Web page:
Several years after the acquisition of the TAG by the Southern Railway System, abandonments began, breaking the line into two. Later, almost all of the southern end of the railway was abandoned, and the Gadsden yard no longer exists.
One of the most spectacular sights was the high bridge at Blue Pond, AL. This bridge had been left in place after the track was abandoned, still displaying the name of its builder, "TENNESSEE ALABAMA & GEORGIA RAILWAY," but it has been dismantled and the sections have been placed, at last report, in the abandoned Gadsden Yard.
The northern end of the line has fared better, due to the presence of Reichhold Industries, a major chemical manufacturer for whom the railroad is a lifeline. Reichhold receives and ships a large amount of hazardous chemicals by tankcar and due to their rural location shipments by truck are out of the question. Because of their presence in Kensington, GA, some 23 miles of the original TAG Railway stays in service, now operated by the Chattooga & Chickamauga Railway and recently refurbished, almost to the Pigeon Mountain tunnel.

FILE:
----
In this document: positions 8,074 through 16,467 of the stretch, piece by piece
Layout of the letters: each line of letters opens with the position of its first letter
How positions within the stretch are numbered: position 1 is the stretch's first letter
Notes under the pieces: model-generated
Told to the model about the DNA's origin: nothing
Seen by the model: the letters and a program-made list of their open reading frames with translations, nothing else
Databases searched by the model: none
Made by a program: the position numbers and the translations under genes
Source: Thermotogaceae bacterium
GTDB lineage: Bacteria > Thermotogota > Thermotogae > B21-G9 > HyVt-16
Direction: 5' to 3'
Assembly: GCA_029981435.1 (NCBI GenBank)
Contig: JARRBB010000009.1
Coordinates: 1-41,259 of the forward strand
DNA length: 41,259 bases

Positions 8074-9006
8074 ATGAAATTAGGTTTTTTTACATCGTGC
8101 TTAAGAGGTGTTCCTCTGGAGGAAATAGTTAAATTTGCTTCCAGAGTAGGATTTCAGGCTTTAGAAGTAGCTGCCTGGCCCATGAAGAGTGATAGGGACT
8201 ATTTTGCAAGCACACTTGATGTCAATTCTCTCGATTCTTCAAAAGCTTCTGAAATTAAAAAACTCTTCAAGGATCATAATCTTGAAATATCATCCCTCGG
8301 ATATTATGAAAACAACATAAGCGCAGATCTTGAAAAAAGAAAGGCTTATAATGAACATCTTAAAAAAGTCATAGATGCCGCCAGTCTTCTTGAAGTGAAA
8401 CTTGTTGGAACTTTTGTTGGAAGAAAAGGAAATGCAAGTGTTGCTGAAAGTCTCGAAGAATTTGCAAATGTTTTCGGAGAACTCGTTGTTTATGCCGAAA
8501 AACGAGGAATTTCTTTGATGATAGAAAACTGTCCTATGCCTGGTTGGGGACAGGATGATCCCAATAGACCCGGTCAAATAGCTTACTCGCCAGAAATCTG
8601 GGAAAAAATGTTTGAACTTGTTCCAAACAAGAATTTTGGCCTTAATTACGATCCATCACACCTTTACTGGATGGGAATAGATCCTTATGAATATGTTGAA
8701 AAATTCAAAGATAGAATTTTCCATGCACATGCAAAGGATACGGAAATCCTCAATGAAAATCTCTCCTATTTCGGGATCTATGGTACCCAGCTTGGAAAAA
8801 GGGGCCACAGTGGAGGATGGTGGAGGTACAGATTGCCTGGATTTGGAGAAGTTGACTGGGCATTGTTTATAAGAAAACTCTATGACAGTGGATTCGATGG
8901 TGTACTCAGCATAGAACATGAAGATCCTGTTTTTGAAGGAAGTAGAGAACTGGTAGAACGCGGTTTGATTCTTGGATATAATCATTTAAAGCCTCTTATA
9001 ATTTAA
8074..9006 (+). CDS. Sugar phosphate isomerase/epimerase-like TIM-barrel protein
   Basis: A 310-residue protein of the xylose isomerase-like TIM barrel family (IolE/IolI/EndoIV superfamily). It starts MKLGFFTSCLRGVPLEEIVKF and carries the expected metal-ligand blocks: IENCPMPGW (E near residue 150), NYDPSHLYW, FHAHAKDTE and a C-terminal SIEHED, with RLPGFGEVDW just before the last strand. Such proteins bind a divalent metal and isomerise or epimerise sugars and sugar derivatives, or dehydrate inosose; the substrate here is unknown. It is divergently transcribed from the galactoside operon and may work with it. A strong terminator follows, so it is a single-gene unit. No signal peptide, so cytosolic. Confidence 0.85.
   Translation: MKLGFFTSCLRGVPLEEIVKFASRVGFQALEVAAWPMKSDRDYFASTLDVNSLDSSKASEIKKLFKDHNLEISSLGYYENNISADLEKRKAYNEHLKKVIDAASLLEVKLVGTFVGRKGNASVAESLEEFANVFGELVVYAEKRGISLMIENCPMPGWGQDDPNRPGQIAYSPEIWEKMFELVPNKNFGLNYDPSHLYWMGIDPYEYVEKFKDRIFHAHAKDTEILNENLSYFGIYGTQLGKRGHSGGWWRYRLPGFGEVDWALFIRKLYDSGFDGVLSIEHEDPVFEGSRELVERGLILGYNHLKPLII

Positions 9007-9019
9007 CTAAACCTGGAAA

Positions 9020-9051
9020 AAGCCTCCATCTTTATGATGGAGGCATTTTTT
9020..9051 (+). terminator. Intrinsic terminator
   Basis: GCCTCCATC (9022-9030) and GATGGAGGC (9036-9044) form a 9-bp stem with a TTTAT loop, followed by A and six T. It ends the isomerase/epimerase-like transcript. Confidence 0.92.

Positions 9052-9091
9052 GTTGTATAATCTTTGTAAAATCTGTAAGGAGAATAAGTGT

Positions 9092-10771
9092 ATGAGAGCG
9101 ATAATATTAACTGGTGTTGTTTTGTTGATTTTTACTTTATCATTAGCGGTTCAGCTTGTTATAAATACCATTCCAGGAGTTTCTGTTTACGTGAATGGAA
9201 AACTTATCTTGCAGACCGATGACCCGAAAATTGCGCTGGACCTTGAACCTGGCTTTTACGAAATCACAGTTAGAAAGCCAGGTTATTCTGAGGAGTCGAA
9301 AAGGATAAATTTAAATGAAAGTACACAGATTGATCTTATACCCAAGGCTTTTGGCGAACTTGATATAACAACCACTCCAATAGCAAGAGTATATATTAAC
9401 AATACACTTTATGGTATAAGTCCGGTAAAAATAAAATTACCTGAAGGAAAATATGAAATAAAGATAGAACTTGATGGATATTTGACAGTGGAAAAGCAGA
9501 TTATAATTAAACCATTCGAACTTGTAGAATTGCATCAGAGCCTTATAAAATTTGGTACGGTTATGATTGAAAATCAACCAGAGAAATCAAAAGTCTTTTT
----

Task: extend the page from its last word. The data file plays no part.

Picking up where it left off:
The C&C operates both a GP7 and a CF7 on their lines, both of which have been repainted into a grey and blue paint scheme that is very appropriate for the area given the local Civil War history. On occasion, excursion trains, operated by the Tennessee Valley Railroad Museum will make the 56-mile round trip down the TAG and back, and when one of the C&C diesels is unavailable, a TVRM GP7, in a tuscan red/black/yellow paint scheme will be called upon to deliver the freight.
The combination of a large-scale manufacturing operation, dependent on rail shipments, and a responsive shortline railroad has led to the success of this former segment of a once prosperous railroad.